The theaters below show films in their original language; click on the links for showtimes and ticket information.
Interviews with the stars, general film articles, and reports on press conferences and film festivals.
Subscribe to the free KinoCritics monthly email newsletter here.

Review: The Last Word
by Karen Pecota

A Bleeker Street Media production, collaborating with executive producers Shirley McClaine and Amanda Seyfried, is under the direction of filmmaker Mark Pellington to bring the film audience The Last Word. Legendary actress Shriley MacLaine shines brightly on the silver screen with an unforgettable performance in a magical tale about life, love and the joys of redemption.

Pellington takes a remarkable story that crosses the generations discovering that a change of ones destiny can happen at any age and "an unexpected friendship can begin at the end".


The accomplished, rich and yet elderly, Harriet Lauler (Shirley MacLaine) contemplates her own mortality. Self-consumed and with no real purpose for living other than being a controlling aristocrat who's critical of her hired help, Harriet is tired, lonely and depressed. A near miss to take her own life puts her back into the world of the living. Puzzled as to how she survived, Harriet thinks about another attempt but decides to postpone it for another day.

Harriet's doctor is convinced that she is suffering from something serious and against her wishes he wants to figure out the issue. Equally strong-willed than she, the doctor orders a battery of in-depth tests. Curious to know the results, Harriet waits. She resumes her daily-routine which entails reading the local newspaper. She casts her eyes upon a recent obituary column. People she knew were featured.

The flowery-wording of each obituary (Obit) article annoys her. Harriet knew the words said about them were not true. In her anger, she marches down to the newspaper building and tells the chief-Editor and owner, Thomas Sadoski (Robin Sands) that she would like to hired his Obit writer, Anne Sherman (Amanda Seyfried) to write her obituary. Since she is still living Harriet wants to make sure the newspaper gets it right. Nothing controlling about that now, is there?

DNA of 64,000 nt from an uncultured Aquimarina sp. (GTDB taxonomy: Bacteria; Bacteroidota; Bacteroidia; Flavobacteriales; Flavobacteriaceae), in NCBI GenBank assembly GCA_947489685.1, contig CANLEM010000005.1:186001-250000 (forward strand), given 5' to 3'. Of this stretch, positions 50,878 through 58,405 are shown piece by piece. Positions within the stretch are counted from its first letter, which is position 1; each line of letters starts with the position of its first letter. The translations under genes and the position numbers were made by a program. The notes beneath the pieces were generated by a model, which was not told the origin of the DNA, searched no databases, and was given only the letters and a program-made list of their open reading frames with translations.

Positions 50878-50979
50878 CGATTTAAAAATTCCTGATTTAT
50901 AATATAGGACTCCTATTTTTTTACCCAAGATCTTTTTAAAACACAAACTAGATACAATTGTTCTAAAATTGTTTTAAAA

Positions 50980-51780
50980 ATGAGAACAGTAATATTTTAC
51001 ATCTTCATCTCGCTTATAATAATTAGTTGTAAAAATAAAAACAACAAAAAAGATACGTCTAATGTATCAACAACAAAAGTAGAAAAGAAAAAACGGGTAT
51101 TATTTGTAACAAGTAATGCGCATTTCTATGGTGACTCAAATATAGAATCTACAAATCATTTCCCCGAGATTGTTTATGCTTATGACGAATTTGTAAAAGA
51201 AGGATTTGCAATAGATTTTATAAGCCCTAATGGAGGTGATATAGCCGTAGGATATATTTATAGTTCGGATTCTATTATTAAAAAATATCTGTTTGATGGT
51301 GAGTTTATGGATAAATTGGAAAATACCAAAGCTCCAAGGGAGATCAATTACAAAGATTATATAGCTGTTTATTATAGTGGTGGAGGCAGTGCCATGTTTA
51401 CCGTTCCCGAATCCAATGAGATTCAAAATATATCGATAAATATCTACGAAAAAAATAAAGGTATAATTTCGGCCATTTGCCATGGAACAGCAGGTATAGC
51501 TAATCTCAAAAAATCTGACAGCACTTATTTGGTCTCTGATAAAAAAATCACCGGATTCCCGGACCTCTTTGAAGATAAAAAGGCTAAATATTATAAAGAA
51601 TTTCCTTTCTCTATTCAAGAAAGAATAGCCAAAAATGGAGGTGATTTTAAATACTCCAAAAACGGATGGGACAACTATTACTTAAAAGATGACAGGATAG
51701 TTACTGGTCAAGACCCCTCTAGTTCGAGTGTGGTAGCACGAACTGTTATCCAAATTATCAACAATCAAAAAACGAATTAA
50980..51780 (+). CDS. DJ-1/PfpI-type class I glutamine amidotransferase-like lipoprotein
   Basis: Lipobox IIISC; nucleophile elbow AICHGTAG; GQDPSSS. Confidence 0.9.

The first encounter with Anne and Harriet doesn't go well. Anne's opinion of Harriet is one of distain. Anne refuses to be bullied into the job until her editor-in-chief makes it clear that if she is able to appease Harriet she would keep her writing job. He adds that the newspaper might stand a chance to survive if a sizable donation is mentioned in Harriet's will.

Begrudgingly, Anne meets with Harriet the following day. Harriet gives Anne a list of people to contact for information. To no surprise, Anne finds that not one person has anything positive to reveal. Saddened but not defeated by the news, Harriet teaches Anne four aspects of a good obituary. Anne takes kindly to the teaching and sets out to discover the four points for Harriet's Obit. In Harriet's opinion, the deceased should: 1) Be loved by their family, 2) Be admired by their colleagues, 3) Must have touched someone's life unexpectedly--if that person is a minority or a cripple so much the better, 4) Must have a wild card.

Harriet's additional teaching to Anne explains that the opening statement of an obituary should have the wonder or the breathe of a wild card. Harriet could not yet identify what her wild card could be and needed Anne to help her find it.

In search for Harriet's wild card, the two embark on an adventure worth describing in words. A journey that will hopefully bring to fruition an Obiturary pleasing to Harriet--the expression of the love and life accomplishments of Harriet Lauler. An obituary Harriet's family, friends and colleagues will bare-witness to and remember fondly her true-grit. (Karen Pecota)

To alter ones future and is to alter ones legacy...~Anne Sherman & Harriet Lauler